The same conversation took place with other students in the other classes.  Eventually I had all students looking at  either <sub->, <con->, <ex->, <ad->, <in-> “not, without”, <in-> “in”, or <ob-> and the assimilated forms for each.  Once their initial task of collecting some words with each of the assimilated forms of a specific prefix was completed, then I talked once more with them about this idea of assimilation.  I wanted to make sure they understood how recognizing an assimilated prefix would be helpful to them.  I also wanted them to have a sense that when an assimilated prefix is used, there is often the appearance of a doubled consonant near the beginning of the word.  When they notice that, they will want to see if what they are really looking as is an assimilated prefix (one that has adjusted to match the beginning of the base).  Next they made a poster of their findings.  These were shared with the rest of the class so that students would be aware of prefix families other than the one they investigated.  After the presentations and discussions, the posters went out into the hall.  Here are a few of the posters.

 

When you look at these posters, you’ll notice the one main prefix with all of its assimilated forms.  You may also be wondering again what makes these assimilated.  You heard an explanation with the <ad-> prefix, but here’s a similar explanation using the <sub-> prefix.

Assimilation is what happens when the articulation of a sound is modified to better match the articulation of an adjacent sound.  Assimilation can happen in other situations as well, but for now I am focusing on prefixes and bases.  When looking at prefixes, I’m focused on the neighboring elements and what has happened over time as they were articulated.  For example, let’s look at the word “supply.”  If you look in an etymological resource such as Etymonline, you will notice that <sup-> is an assimilated form of <sub-> “up from below”.  The base is <ply> and is from Latin plere “to fill”.  The word “supply” means  “fill up.”  If I supply pencils, I fill up that need.  But why did the prefix assimilate to <sup->?  Why isn’t it <sub->?  Well, let’s just pair up <sub-> and <ply>.  Our word would be *subply.  Now say that word several times in a row.  What did you notice?  Did you start out saying *subply and ending up saying supply?  Of course you did.  That is assimilation in action!  The /b/ assimilated to a /p/ to better match the /p/ in the base <ply>.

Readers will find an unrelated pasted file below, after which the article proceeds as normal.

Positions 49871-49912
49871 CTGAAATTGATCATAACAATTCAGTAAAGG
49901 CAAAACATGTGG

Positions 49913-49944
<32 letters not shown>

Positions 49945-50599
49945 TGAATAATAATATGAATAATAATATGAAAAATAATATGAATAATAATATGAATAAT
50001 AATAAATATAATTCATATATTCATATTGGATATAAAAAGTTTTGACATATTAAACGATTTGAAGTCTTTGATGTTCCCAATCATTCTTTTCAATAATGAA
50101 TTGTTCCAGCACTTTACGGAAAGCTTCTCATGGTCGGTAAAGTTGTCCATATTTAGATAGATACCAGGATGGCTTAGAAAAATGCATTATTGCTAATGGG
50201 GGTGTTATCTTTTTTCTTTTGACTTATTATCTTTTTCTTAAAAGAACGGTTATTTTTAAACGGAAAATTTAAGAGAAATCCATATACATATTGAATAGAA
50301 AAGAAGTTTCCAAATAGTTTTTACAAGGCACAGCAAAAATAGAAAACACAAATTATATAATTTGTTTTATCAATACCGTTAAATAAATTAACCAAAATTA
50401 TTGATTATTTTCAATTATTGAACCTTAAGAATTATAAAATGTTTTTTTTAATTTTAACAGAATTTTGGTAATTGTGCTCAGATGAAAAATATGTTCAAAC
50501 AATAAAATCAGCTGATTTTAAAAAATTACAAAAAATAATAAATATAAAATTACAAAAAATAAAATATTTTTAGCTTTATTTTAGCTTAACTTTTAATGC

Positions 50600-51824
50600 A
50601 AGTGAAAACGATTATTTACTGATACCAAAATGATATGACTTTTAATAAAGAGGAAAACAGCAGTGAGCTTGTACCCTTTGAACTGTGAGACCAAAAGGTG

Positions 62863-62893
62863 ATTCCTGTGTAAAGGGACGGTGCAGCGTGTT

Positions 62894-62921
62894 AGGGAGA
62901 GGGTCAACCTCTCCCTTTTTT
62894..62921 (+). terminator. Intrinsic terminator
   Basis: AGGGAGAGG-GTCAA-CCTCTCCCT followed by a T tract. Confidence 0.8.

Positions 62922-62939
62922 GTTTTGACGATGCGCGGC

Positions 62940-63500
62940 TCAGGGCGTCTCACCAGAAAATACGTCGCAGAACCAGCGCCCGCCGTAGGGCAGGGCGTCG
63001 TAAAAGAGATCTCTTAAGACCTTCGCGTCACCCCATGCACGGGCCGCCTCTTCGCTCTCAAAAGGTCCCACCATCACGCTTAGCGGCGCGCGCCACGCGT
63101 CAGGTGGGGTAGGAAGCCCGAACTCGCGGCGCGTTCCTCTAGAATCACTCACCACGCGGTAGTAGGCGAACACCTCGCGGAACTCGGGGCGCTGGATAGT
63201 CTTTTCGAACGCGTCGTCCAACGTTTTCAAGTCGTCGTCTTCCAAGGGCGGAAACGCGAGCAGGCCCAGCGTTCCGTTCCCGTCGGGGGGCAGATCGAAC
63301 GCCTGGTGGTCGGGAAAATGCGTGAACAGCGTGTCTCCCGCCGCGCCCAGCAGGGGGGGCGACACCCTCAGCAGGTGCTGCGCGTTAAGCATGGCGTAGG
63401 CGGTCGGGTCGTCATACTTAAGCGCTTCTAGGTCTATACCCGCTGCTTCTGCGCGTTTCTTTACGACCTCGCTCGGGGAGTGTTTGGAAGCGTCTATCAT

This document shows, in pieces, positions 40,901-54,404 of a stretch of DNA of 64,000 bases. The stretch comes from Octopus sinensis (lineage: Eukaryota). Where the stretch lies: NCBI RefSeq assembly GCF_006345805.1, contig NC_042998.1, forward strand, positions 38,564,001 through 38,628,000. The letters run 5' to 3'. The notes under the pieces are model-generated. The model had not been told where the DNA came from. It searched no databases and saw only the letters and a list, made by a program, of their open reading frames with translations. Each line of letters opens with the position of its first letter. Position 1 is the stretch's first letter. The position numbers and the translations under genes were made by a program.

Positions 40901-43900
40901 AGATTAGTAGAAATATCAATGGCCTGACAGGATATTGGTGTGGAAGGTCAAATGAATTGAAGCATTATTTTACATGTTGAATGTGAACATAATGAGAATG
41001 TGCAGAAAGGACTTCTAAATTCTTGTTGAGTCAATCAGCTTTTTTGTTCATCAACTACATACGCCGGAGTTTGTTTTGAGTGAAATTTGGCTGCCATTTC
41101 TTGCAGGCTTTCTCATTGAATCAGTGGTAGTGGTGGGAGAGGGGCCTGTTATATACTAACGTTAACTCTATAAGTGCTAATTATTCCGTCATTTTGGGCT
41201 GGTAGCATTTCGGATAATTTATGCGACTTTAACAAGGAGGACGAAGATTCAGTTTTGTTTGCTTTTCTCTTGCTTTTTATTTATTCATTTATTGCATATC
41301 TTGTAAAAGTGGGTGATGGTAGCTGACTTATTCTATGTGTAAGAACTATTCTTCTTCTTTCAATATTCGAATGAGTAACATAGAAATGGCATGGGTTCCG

Now because these investigations weren’t all started at the same time, they didn’t get finished at the same time.  Truth be told, I like it that way.  We present posters and discuss as they are finished.  We rarely have a stockpile of posters to present at any one time.  I don’t like to rush these presentations because I want the sharing and discussing to feel leisurely.  Thinking about what you are seeing and being told deserves time for contemplation.  For many it is the think time that allows pieces of understanding to fall into place.

The boy who was first started on this project was one of the first to finish.  He took his time and was impressed with what he found.  Look at how many assimilated forms of <ad-> he found!

After he had shared with the class, he was back at my desk.  “What should I do now?”

I replied, “Wouldn’t it be fun to make a game show and while people are participating, they are learning about assimilated prefixes?”

He glanced at me with a not-so-sure look.  I reminded him of the video some fifth graders made a few years ago called Assimilated Prefix Family Feud!  (You can find it HERE if you are curious.)  I told him (and every other student/group who began to find themselves at my desk wondering where to go from here) to give this idea some thought.  I asked them to think of games that they have played or game shows that they have watched that they could turn into a teaching opportunity.  As you might guess, a few knew exactly what they wanted to do and others spent a day or two playing with ideas in their minds.

Once they had decided, I asked them to write a script.  What a perfect opportunity to blend writing skills and orthography knowledge!  At first they didn’t really get it.  They thought they would set up a game show, I would set up the camera, and then we would see what happens.  I had to explain to them that only the audience would think that this was happening live.  The host, the participants, the studio audience, and the camera person (me) would know it was a script we were all following.  It had to be.  Otherwise, how could we be sure we would be including enough information to teach the audience about assimilated prefixes.  We had to blend the humor and entertainment with solid information and teaching about assimilated prefixes.  They were excited and couldn’t wait to get to the writing.  Here is the first game show that was ready to be videotaped.  It is the one about the <ad-> prefix.

The host is the student who wrote the script.  When he first turned it in to me for revising, I suggested he give more than one example for each of the assimilated forms he chose to include.  By doing that, he illustrated over and over what this process of assimilation with prefixes is!  As I was filming, I couldn’t stop smiling.  The atmosphere was one of my favorites.  There was laughing; there was learning.  There was camaraderie, helpfulness, and fairness.  The learning will be memorable; I have no doubt!